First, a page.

When it comes to dark money — money spent trying to influence voters by groups that do not disclose their donors — the focus is often on the federal level. But a considerable amount of dark money is also going to state and local elections. Our weekly roundup looks at dark money spending at the local, state and federal levels.
Democrat Peter Wirth, the new majority leader in New Mexico’s state senate, is hoping to tighten the state’s campaign finance laws, the Santa Fe New Mexican reports. Wirth plans to propose legislation aimed at restricting super PACs from coordinating with candidates and tightening reporting requirements for campaign spending and fundraising. Wirth proposed similar legislation in 2016 and has been pushing for tougher campaign finance laws since the U.S. Supreme Court’s 2010 Citizens United decision, which removed restrictions on corporate spending on elections. Although his previous efforts failed, Wirth told The New Mexican that the state’s Republican governor, Susana Martinez, has indicated her interest in the bill.
Mississippi’s Lieutenant Governor and House Speaker said in separate interviews recently that passing campaign reform will be a top priority, the Daily Journal reports. Current state law does not restrict politicians from using campaign contributions for personal expenses. An investigation by The Clarion Ledger last February found elected officials using campaign funds to buy clothes and pay off credit cards. The Clarion Ledger also found that “many campaign finance reports are incomplete, incorrect, illegible or missing.” State lawmakers were unable to pass campaign finance reform legislation last year.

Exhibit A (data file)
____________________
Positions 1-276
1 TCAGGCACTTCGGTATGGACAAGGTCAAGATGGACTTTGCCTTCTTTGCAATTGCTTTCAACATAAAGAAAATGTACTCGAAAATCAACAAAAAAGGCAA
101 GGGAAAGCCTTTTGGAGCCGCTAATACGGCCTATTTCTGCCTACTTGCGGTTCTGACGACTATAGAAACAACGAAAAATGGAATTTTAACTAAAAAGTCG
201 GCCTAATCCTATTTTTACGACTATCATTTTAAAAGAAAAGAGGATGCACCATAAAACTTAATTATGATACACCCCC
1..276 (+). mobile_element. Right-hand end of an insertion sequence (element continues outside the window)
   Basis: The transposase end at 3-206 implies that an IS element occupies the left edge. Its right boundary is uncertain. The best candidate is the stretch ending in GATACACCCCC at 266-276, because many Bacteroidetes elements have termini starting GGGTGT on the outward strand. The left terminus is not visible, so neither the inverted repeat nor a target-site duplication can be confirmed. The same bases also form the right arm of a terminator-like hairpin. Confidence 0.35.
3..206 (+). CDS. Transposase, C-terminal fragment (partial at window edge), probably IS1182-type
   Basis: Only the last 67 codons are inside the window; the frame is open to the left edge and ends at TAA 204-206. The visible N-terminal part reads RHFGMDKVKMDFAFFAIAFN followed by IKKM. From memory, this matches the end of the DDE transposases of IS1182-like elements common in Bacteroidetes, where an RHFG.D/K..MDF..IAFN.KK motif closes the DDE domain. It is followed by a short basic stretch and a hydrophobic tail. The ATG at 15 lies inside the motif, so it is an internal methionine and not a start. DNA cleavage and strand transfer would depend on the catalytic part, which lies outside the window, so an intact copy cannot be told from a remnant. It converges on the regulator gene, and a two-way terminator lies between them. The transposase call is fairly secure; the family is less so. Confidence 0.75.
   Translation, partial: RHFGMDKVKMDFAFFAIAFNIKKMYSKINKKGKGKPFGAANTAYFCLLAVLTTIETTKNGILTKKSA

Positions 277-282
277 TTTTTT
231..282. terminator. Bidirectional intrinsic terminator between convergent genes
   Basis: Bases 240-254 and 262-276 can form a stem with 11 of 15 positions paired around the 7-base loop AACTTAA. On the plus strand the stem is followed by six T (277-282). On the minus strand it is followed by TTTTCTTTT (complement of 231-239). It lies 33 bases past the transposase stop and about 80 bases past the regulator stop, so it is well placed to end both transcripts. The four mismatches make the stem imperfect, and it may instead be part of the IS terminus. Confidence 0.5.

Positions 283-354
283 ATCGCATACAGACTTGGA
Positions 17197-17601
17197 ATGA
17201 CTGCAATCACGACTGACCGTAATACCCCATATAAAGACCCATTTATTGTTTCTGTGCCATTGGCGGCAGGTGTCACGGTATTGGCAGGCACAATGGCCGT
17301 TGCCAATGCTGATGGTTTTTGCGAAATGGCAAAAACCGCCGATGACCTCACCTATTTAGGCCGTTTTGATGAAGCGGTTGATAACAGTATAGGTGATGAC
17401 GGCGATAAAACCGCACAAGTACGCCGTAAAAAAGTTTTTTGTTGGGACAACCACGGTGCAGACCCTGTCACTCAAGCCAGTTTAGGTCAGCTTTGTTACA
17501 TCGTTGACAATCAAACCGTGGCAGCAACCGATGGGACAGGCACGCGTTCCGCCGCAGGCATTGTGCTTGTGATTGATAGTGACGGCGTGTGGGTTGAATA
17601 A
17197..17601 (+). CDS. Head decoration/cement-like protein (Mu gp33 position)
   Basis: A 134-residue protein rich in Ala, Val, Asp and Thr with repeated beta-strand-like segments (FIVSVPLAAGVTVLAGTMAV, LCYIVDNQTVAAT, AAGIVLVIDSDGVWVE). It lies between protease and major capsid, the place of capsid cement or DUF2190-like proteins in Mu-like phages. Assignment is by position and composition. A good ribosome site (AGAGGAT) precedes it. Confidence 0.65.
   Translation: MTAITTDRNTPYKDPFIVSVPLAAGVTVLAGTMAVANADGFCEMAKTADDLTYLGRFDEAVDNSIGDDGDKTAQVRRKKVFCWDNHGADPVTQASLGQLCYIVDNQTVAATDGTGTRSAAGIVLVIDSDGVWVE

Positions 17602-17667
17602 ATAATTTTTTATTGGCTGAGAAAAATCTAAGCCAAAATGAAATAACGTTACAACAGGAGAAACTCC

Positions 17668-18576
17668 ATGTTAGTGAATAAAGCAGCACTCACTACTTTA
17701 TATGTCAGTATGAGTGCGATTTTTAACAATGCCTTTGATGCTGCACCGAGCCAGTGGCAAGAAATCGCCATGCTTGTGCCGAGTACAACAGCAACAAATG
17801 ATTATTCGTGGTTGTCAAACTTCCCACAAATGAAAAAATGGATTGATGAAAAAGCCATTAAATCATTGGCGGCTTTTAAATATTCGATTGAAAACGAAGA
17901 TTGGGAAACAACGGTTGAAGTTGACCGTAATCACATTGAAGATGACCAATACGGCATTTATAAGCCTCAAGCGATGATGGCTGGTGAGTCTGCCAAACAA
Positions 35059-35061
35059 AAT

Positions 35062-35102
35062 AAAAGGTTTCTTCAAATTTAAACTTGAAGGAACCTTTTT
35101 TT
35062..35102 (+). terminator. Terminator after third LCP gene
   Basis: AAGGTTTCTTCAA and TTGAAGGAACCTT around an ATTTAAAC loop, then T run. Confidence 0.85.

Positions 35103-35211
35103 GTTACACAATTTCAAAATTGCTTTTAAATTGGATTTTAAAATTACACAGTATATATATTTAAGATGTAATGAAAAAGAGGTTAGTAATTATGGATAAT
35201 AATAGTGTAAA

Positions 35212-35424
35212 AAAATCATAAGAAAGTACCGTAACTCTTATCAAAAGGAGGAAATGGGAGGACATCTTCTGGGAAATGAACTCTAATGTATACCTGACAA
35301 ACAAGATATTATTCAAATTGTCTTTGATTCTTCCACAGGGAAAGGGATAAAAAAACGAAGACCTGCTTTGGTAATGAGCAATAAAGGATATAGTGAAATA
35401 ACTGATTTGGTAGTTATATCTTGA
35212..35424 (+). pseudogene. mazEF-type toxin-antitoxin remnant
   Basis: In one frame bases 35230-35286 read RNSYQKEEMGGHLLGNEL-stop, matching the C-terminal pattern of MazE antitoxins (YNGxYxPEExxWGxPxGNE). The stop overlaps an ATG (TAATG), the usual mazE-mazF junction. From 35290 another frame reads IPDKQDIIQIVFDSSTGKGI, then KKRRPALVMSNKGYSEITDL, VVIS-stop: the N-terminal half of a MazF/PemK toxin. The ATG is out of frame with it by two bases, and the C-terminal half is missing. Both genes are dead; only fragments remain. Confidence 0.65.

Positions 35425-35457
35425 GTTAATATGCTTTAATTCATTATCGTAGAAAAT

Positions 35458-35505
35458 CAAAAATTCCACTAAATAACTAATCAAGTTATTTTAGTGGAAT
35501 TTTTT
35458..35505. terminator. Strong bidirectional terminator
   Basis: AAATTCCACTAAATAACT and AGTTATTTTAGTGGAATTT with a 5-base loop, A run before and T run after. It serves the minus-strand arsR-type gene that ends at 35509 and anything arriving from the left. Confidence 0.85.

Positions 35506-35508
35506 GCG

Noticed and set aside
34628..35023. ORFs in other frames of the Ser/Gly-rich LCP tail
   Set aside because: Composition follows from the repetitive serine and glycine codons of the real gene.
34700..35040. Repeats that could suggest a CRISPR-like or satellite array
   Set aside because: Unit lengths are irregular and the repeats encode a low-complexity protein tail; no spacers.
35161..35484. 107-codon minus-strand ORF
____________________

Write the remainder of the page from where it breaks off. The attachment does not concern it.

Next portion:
A truck is raising questions about campaign finance in Michigan, the Michigan Campaign Finance Network reports. During the summer of 2014, the truck acted like a billboard, holding a sign over a busy roadway, urging voters to support a state House candidate — Republican Liz Fessler Smith. But the truck was never reported as an independent expenditure, according to a complaint filed last year with the secretary of state’s office. Rep. Jim Runestad, Smith’s primary opponent in 2014, said that he worries the use of the truck is similar to allowing corporations like Walmart to pass out bags with candidates’ logos on them. The state is currently reviewing the complaint.